All my project titles are listed in a big text file, with notes next to them saying who they’re with, if they’re available, dormant, active, etc. It helps me keep track of what I’m doing, and what needs actioning. I also keep a text file of pitches, all of my projects in one-paragraph pitch form, for when people ask what I’ve got available. Those are also kept online and on my phone, so I can quickly copy, paste and email any of them. Both of these files are kept updated regularly.

I combine the stock-take with regular training days, where I’ll teach myself a new skill, or continue learning about something - if I'm stuck on a script, I'll turn the day over to training instead. Over the past couple of years I’ve been teaching myself editing. I’ve edited all my FrightFest phone idents, my short films Three MinutesGhosting, and my music video. I also graded them (thank you, YouTube tutorials), did the sound mixes, and the visual effects. Most software packages and skills have tons of online tutorials, most of them are free, so you can learn almost anything you want. I’m now pretty confident with Final Cut Pro 7, and am currently learning the ropes on Final Cut Pro X and Motion.

You don’t have to learn about every aspect of filmmaking to be a writer, but it definitely helps and informs your work. Directing and editing (and even doing the sound effects) has helped my writing a lot, making me more ruthless with trimming the fat before it ever gets filmed. A few years ago, I took an introductory course in acting, for a similar reason. Seeing how actors interpret the script was really helpful, and changed how I approach creating characters - thinking of what an actor can work with, and giving them a reason to take the job.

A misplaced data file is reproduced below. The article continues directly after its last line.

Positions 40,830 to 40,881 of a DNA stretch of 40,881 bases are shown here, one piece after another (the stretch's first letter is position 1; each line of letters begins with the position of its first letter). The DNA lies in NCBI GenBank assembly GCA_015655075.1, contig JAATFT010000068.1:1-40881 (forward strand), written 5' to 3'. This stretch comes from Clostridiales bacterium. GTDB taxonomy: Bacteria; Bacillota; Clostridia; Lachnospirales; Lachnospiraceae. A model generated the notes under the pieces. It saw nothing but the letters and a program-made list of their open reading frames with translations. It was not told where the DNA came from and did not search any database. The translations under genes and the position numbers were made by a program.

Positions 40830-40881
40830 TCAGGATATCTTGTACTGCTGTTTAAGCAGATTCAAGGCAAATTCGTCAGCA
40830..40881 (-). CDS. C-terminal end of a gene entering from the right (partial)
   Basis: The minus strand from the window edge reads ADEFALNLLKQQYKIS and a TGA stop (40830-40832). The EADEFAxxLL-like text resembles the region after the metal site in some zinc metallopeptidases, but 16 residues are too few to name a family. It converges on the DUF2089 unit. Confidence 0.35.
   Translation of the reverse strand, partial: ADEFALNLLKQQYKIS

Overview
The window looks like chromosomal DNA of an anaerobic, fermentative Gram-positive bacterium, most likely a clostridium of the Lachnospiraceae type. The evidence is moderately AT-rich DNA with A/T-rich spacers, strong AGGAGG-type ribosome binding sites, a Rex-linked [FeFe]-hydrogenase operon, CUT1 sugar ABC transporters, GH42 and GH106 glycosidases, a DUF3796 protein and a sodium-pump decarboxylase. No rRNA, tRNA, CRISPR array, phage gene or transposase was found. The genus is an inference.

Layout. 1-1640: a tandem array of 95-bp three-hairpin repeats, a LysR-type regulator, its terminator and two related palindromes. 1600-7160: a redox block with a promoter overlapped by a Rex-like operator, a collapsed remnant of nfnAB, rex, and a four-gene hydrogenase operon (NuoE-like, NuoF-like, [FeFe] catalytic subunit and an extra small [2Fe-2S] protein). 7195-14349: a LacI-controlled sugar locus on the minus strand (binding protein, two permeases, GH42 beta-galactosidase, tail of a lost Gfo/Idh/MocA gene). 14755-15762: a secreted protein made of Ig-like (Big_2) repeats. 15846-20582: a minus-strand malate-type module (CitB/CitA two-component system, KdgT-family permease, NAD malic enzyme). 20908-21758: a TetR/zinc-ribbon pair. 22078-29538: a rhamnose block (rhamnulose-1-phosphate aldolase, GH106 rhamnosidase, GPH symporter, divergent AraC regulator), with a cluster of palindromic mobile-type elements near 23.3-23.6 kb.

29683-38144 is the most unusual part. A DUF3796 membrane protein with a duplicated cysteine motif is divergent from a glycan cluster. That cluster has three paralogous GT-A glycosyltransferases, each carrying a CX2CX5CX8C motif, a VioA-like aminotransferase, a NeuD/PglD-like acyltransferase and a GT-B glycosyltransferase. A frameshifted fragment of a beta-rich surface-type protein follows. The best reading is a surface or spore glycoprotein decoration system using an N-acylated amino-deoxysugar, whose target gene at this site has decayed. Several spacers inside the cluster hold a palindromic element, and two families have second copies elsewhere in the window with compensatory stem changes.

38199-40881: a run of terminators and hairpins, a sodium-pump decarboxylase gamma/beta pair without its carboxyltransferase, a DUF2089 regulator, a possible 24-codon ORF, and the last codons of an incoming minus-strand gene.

I’ve been doing the career stock-take this week, and am currently deciding which projects to concentrate on, now that some of them may be on the move, and which ones I need to push forward. I’m determined to direct a feature, to get my own TV show off the ground, and to find some work in the USA. Those have been goals for a while, so now I need to knuckle down and focus. I’ve got a TV episode airing soonish (hopefully there’ll be an announcement imminently) and another one in the pipeline, which will both hopefully help with the next stages of my career.

I’m not 100% sure what I’ll be doing next year, but I have a plan. And that’s half the battle.


Thursday, September 10, 2015

Crusoe airing in UK from September 13th

Crusoe, the NBC show I wrote an episode for, has a repeat airing on UK free-to-air TV, starting this Sunday September 13th at 6pm.

It's on the Drama Channel, which is available on Freeview 20, Sky 158, Virgin 190, BT and TalkTalk 020, and you can catch up using the UK TV Play service (on several TV systems or just on your laptop/tablet/phone).

My episode is number 5, called "High Water", and I'm really proud of it. The show was great fun to work on, and it was a huge pleasure to be on the team under the brilliant Stephen Gallagher (Eleventh Hour, Doctor Who, Murder Rooms, Oktober, and many more), whose blog you should be reading.